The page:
Despite the austere terrain, Valgaudemar valley has been the home, for centuries to intense pastoral activity which gives a rhythm to the lives of the inhabitants from spring to the first snows. Here and there, you will discover a shephard’s hut always under the astonished gaze of the sheep belonging to the sheep farms in the valley. The flocks contain different races including « Métisses », « Thônes et Marthod », « Lacaune » and « Mérinos », which are particularly well adapted to the demands of this terrain.
The Chauvetane mine
Landscapes and summits
High altitude birds
Alpine grey willow
The species had almost completely disappeared from the French Alpine regions, and they survived thanks to our Italian neighbours, the kings of Savoy. Until the mid-15th century, they were still to be seen, but they were not wary of mankind and were hunted for their meat. Superstitious medical practice at the period also hastened their decline: their horns were ground into powder and used as a remedy for impotence, while the cross-shaped bone over their hearts was thought to ward off sudden death.
Successfully reintroduced into the Vanoise area in 1960, they were also brought back into the Champoléon valley over 20 years ago.
A high-pitched whistle sounds in the mountain pastures it is the cry of the marmot on guard, warning its companions of the arrival of imminent danger from the sky. Any inattentive creature failing to take note should beware a golden eagle will carry them away in its talons to feed its young.
Native to the Alpine grassland, colonies of marmots live with their young until their third year. Gnawing and digging are their favourite pastimes, along with rolling down the slopes. And not forgetting an afternoon nap on a nice, warm rock and their long hibernation between October and March.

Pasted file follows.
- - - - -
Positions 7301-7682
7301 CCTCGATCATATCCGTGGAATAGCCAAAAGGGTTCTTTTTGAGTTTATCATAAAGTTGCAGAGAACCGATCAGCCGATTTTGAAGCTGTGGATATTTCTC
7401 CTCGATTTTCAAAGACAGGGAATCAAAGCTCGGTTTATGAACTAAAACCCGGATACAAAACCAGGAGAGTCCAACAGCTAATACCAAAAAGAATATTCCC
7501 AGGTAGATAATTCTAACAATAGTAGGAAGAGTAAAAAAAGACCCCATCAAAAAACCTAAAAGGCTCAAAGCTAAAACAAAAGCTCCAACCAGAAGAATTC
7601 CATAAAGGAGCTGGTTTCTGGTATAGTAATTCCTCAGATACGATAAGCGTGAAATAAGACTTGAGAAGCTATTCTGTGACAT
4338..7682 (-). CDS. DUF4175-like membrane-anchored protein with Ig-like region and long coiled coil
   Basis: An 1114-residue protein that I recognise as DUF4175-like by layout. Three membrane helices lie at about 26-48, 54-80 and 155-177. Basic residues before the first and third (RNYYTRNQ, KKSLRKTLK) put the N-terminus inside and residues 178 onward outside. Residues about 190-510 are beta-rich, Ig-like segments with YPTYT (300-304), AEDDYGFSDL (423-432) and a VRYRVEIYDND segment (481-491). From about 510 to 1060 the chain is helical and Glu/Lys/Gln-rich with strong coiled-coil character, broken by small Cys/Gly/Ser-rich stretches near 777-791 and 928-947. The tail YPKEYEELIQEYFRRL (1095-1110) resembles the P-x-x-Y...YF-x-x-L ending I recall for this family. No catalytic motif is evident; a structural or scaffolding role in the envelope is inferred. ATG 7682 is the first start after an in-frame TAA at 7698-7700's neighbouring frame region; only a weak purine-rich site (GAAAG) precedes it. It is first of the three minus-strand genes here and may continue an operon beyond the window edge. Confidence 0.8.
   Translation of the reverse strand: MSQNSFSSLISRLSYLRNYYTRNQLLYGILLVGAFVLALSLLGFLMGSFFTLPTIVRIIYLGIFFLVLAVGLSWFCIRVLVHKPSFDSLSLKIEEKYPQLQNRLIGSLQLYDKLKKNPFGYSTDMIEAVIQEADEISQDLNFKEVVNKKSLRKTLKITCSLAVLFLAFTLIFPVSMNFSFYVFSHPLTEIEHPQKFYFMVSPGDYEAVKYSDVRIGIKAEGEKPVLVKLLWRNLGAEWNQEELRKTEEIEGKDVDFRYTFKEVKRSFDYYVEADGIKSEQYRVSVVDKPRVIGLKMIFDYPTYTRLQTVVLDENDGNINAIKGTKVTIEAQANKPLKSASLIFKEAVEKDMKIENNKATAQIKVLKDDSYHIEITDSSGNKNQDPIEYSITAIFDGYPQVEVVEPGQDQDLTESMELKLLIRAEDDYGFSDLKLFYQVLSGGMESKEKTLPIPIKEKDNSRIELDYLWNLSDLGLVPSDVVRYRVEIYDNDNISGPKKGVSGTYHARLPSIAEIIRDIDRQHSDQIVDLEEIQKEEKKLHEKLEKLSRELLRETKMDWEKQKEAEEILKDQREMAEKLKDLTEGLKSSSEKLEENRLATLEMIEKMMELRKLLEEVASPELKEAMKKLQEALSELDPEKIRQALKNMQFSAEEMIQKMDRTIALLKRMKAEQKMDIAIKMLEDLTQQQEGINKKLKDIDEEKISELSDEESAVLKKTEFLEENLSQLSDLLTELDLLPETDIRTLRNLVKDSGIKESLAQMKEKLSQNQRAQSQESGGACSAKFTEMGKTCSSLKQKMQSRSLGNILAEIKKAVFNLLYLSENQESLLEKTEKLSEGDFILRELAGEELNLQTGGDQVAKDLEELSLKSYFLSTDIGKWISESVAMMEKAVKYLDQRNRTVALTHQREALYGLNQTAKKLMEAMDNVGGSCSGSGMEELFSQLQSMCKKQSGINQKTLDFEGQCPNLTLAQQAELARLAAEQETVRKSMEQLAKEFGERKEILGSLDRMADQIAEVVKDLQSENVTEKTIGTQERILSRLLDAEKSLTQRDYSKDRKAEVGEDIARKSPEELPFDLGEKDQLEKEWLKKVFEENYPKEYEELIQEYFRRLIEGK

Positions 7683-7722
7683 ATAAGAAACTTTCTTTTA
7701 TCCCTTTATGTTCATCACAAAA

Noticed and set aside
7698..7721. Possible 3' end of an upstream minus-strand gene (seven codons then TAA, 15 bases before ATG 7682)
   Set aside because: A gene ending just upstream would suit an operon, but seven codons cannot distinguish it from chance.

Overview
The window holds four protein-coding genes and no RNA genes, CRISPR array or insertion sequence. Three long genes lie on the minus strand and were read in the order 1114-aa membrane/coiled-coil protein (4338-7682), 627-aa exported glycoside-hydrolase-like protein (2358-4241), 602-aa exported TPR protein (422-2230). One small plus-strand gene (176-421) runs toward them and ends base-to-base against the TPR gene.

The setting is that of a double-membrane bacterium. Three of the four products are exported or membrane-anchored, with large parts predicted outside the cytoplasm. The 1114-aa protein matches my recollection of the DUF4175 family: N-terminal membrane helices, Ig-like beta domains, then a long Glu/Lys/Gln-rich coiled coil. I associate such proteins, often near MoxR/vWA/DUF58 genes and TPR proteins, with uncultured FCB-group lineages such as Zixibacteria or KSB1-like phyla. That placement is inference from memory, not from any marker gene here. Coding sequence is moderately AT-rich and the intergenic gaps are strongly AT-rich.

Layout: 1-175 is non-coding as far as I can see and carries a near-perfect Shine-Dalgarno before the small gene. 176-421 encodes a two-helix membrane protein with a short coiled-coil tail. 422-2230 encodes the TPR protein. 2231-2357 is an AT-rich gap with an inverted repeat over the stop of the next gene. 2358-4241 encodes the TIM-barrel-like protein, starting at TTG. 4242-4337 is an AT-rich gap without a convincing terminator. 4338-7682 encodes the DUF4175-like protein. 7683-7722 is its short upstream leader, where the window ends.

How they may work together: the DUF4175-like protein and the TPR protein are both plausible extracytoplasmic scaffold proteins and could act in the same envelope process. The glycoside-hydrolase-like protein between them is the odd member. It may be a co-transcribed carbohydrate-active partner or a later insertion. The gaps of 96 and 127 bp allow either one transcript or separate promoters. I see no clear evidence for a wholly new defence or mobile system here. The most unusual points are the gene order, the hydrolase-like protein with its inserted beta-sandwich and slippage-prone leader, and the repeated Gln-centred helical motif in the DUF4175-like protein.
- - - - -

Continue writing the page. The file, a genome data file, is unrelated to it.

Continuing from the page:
High altitude birds
Variety of the natural environment
This major hiking trail is divided into seven stages and makes its way mainly at high altitude along paths with a wild character.
After the first two nights in refuges, the return to the valley marks the mid-way point of the trip. The second part of the trail again immerses hikers in the world of the high mountains.
Among the jewels along the way, Lake Lautier, the mythical face of the Olan, Lake Vallonpierre, a unique panorama over the Gioberney and much else besides. During the sections at the upper limit of the subalpine zone, the environment bears witness to the harsh climate in the mountains.
Overall, there are some steep ascents and descents, but what a trip!
Before setting out on this long trail, it is recommended that hikers should have already had experience on other GR trails or to be in good physical shape.
In summer, you are advised to set off early in the morning to make the most of the cool temperatures before it heats up. This trail is also very pleasant in early spring (provided that the refuges are open).
In mountain pastures, protection dogs are there to protect the herds from predators (wolves, etc.).
When I hike I adapt my behavior by going around the herd and pausing for the dog to identify me.
Find out more about the actions to adopt with the article "Protection dogs: a context and actions to adopt".
Tell us about your meeting by answering this survey.
Valgaudemar Park house
Ancien Asile Saint-Paul, 05800 La Chapelle-en-Valgaudemar
04 92 55 25 19
Information, documentation and a reception area with permanent and temporary exhibitions. La Maison du Parc is labeled "Tourism and Disability". Free admission. All animations of the Park are free unless otherwise stated.
Access and parking
From the N85 road, take the departmental D 985 A road at Saint Firmin, and stop at the car park just before Villar Loubière.